High Court confirms Full Federal Court’s Harding tax residency ruling
The ATO’s application for special leave in the residency matter of Harding v Commissioner of Taxation has been refused by Australia’s High Court. This means the decision of the Full Federal Court (FFC) holds, which essentially provides a wider interpretation of the meaning of “permanent place of abode” than had previously been the case.
It also means it is going to make it easier for expatriates to prove that they are non-residents for tax purposes. The FFC concluded, and now appears to establish the principle, that a permanent place of abode need not be the same particular dwelling (that is, the same apartment, unit or house) in a foreign country.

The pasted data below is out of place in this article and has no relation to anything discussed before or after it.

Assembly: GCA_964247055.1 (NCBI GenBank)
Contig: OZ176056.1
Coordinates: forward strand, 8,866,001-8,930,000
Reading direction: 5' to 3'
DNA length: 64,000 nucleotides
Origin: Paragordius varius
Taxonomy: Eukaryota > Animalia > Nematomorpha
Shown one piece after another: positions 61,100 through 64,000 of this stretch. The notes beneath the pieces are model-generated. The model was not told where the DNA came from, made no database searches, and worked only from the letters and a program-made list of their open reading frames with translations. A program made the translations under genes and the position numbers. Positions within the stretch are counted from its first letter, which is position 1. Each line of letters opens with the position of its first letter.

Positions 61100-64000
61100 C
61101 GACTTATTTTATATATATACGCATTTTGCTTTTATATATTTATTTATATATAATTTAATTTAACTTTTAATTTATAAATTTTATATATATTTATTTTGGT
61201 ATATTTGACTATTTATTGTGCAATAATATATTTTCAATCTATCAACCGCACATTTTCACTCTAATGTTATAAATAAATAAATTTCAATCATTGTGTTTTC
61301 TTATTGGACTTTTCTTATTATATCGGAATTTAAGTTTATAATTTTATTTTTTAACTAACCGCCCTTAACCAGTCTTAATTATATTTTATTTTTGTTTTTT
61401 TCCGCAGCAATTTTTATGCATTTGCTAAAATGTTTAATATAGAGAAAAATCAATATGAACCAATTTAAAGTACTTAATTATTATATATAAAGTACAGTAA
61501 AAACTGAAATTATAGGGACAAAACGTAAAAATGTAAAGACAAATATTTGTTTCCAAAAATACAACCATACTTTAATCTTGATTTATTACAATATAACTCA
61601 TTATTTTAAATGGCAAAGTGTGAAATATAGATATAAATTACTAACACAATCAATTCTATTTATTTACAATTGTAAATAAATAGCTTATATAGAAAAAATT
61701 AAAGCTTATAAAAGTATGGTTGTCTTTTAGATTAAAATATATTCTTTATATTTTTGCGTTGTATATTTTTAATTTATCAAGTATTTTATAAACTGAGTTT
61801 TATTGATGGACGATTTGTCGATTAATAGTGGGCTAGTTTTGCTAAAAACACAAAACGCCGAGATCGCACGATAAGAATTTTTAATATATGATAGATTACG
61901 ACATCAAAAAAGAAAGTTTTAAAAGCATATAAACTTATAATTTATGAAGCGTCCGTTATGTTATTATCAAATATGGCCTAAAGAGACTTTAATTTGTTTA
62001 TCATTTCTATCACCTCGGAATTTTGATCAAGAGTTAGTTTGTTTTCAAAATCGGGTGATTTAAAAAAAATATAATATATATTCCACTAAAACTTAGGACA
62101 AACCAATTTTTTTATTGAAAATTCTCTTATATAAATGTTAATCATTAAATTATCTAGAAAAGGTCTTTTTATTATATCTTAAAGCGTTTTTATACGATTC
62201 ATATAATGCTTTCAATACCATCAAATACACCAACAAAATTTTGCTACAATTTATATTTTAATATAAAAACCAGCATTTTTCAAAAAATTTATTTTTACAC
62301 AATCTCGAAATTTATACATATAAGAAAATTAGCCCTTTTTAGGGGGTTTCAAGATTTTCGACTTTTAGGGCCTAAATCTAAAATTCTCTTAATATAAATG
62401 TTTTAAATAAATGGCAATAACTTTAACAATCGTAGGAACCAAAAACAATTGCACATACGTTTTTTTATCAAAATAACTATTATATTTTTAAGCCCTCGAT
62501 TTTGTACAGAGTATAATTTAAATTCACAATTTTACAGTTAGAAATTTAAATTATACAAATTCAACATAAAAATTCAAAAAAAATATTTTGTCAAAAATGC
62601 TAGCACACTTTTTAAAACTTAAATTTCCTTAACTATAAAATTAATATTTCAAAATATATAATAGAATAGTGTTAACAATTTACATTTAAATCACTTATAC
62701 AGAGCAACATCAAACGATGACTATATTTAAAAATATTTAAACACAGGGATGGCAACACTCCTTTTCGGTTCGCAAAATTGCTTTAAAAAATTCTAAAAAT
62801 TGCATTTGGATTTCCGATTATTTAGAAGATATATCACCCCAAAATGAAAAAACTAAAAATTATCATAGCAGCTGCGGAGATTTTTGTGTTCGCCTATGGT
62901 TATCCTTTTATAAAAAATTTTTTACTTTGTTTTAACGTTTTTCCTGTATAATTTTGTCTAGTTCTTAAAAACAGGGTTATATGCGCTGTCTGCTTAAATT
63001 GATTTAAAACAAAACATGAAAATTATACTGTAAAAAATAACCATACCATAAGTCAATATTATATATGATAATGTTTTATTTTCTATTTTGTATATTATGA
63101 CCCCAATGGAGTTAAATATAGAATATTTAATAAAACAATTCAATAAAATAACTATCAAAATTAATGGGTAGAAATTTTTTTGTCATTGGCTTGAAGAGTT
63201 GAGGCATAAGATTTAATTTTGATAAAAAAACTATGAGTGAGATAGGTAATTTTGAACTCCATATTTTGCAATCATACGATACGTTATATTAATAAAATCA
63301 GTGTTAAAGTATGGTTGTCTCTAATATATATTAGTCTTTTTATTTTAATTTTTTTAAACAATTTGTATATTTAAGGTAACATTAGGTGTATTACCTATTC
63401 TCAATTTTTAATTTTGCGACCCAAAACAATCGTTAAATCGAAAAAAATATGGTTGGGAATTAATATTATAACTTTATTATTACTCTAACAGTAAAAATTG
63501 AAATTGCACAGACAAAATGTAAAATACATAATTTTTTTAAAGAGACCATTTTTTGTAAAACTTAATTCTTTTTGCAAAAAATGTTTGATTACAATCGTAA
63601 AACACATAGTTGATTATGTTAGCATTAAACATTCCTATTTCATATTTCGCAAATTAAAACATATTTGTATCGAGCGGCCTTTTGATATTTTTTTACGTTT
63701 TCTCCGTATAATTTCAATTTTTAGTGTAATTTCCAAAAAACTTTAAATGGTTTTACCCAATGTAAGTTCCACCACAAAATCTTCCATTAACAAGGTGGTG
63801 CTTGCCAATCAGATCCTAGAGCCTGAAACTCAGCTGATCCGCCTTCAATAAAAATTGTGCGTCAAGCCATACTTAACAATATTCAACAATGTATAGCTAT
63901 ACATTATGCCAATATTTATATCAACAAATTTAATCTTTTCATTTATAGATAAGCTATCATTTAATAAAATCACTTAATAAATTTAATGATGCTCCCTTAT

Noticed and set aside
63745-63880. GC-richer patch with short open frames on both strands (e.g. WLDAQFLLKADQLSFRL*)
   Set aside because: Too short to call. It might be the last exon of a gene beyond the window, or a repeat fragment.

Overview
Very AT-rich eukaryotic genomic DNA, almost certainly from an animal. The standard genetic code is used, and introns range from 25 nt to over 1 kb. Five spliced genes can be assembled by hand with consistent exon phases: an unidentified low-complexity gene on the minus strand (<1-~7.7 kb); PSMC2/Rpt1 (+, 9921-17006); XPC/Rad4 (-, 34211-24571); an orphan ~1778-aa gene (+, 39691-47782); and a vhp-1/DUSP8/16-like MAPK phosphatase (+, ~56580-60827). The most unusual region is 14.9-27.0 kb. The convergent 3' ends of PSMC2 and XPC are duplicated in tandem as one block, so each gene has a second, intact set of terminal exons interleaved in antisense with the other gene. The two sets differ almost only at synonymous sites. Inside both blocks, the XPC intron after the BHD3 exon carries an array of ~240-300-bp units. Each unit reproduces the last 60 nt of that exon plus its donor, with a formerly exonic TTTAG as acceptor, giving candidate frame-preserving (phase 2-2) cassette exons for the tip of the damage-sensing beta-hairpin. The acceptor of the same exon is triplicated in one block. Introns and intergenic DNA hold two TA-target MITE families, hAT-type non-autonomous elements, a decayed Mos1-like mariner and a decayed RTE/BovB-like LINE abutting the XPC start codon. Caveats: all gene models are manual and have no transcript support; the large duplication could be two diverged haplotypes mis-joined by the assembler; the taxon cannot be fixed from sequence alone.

To re-cap, in February the FFC overturned a Federal Court decision that had ruled a taxpayer was a resident. The Federal Court decision held that the taxpayer, who had lived and worked in the largely tax-free Arabian Peninsula, was a resident for tax purposes on the basis that the home he had established there (a rented fully-furnished apartment) was not sufficiently permanent. […]